The Four Other Records Worth Mentioning of 2014! With those reasons listed below each one.
The Mary Onettes - Hit the Waves (Labrador) This would easily be my second fvorite record of 2014 had it not come out last year. Gorgeous pop songs that feel like a late Fall day at the shore. I have songs for this one readily available because I just posted them a couple of weeks ago. Don't Forget (to Forget about Me) Evil Coast Hit the Waves
Ernie Graham - Ernie Graham (4 Men with Beards) My favorite reissue of the year. A hard drinking pub rocker from across the ocean recruits the band Brinsley Schwarz to back him up, and he creates what sounds like a lost record from The Band.
The Shivvers - The Shivvers (Sing Sing) Not sure how to classify this one - it's not a reissue because the album never existed before, but all of the songs were recorded between 1979 and 1981. It is claimed by the label this would have been their debut LP. Semantics aside, it's a fantastic collection of vintage Midwestern power pop.
Fugazi - First Demo (Dischord) This one sorta falls into the same black hole as the Shivvers' record for many of the same reasons. But it's Fugazi and everything they have ever touched is gold in my book. Hearing these alternate versions of well-known songs is a must for any big fan of the band.
***November Thirtieth Two
Thousand and Fourteen***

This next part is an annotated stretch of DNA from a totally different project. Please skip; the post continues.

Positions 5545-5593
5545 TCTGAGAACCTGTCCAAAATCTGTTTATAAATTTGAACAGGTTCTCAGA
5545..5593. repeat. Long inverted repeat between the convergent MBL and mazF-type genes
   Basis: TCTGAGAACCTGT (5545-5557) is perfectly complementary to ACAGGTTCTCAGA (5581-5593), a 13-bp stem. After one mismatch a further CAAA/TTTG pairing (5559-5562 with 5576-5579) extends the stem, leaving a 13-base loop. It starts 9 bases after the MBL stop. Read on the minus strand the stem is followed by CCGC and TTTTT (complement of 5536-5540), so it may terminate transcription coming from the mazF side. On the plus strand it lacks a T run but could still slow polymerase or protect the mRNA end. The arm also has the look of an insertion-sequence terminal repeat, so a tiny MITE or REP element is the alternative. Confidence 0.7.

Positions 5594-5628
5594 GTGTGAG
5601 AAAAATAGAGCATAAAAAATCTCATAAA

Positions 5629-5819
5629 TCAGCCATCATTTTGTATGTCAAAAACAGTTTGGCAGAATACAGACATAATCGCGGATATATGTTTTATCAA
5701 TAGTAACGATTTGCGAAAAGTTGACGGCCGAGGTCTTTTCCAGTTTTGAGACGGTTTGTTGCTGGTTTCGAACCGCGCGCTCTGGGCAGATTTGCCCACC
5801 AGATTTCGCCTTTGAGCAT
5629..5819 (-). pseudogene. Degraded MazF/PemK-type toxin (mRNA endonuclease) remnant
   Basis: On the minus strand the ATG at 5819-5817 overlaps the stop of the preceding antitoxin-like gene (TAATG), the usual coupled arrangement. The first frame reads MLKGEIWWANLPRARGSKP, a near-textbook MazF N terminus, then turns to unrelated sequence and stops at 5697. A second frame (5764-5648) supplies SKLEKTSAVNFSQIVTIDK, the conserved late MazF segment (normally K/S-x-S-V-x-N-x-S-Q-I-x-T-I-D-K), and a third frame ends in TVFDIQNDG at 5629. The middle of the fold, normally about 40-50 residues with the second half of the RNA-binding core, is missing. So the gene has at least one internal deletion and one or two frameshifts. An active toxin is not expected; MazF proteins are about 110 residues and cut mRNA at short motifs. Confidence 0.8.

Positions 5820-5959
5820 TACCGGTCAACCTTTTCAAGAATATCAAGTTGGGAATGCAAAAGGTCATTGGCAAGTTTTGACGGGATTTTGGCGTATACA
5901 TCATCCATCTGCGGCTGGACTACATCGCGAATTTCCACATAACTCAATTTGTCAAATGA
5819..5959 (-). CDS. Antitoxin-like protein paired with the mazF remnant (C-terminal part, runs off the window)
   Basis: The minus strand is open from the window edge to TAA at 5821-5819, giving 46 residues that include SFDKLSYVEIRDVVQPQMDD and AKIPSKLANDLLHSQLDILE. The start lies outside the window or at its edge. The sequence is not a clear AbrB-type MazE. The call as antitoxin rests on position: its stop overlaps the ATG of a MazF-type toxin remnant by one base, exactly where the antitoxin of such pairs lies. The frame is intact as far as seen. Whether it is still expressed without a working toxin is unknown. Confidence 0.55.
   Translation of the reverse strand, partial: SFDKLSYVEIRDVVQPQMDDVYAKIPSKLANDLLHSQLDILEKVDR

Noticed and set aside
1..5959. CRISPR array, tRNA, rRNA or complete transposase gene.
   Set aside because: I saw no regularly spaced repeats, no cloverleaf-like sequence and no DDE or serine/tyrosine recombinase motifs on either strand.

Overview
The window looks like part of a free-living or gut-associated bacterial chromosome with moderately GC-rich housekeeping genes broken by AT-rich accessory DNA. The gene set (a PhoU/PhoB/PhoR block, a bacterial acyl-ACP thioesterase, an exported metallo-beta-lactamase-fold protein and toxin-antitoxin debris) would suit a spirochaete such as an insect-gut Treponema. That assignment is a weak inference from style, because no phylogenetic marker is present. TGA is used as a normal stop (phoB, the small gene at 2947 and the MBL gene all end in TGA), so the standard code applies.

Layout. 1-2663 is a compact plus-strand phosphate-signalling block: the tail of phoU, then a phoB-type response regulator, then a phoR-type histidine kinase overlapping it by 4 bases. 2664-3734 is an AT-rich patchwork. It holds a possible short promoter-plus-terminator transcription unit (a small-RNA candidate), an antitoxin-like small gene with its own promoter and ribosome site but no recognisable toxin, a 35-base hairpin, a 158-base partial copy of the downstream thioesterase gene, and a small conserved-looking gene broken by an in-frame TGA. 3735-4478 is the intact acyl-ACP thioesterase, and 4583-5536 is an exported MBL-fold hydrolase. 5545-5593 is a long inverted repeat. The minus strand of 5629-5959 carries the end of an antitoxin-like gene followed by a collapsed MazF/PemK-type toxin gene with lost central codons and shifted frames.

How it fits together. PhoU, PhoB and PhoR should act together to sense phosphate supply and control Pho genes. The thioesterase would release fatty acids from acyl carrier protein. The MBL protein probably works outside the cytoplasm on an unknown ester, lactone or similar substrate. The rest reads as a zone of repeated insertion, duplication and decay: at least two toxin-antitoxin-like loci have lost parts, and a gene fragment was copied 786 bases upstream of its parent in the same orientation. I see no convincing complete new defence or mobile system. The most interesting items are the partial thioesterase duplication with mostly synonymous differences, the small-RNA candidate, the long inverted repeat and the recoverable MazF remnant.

<><><><><><><><><><><><><><><><><><><><><><><><><><><><><><><><><><><><><><><><><><><><><> Other pics: The rest of the medium format photos from last summer's trip to Quebec; these are all from Parc National du Saguenay.
Multiple skate links - people are releasing amazing videos left and right these days. 1. Easily the most important would be the release of the latest full-length from Anti Hero, Destination Unknown. It is
maddeningly amazing - the Frank Gerwer / Peter Hewitt
split part might be the best thing of the year. And Chris Pfanner's footage...oh man. 2. Somewhat related to that - Anti Hero team member Grant Taylor also had another video for the release of his new shoe on Nike...he's been goddamn killing it all year. 3. Pontus Alv made another video for Cons where he and a crew run the streets and get great footage.
Only one non-skate link this time - a collection of Depression-era North Carolina photoshere. Click on the link on the website to get to a lot more pics.
Two small sets in the photo
journal this month, both focused on mediocre fall leaf snaps - one from the Eno River State Park, and the other from Marion.
A few music reviews by way of Fugazi, Reigning Sound, a power pop comp, and the two Merge subscription seven inches.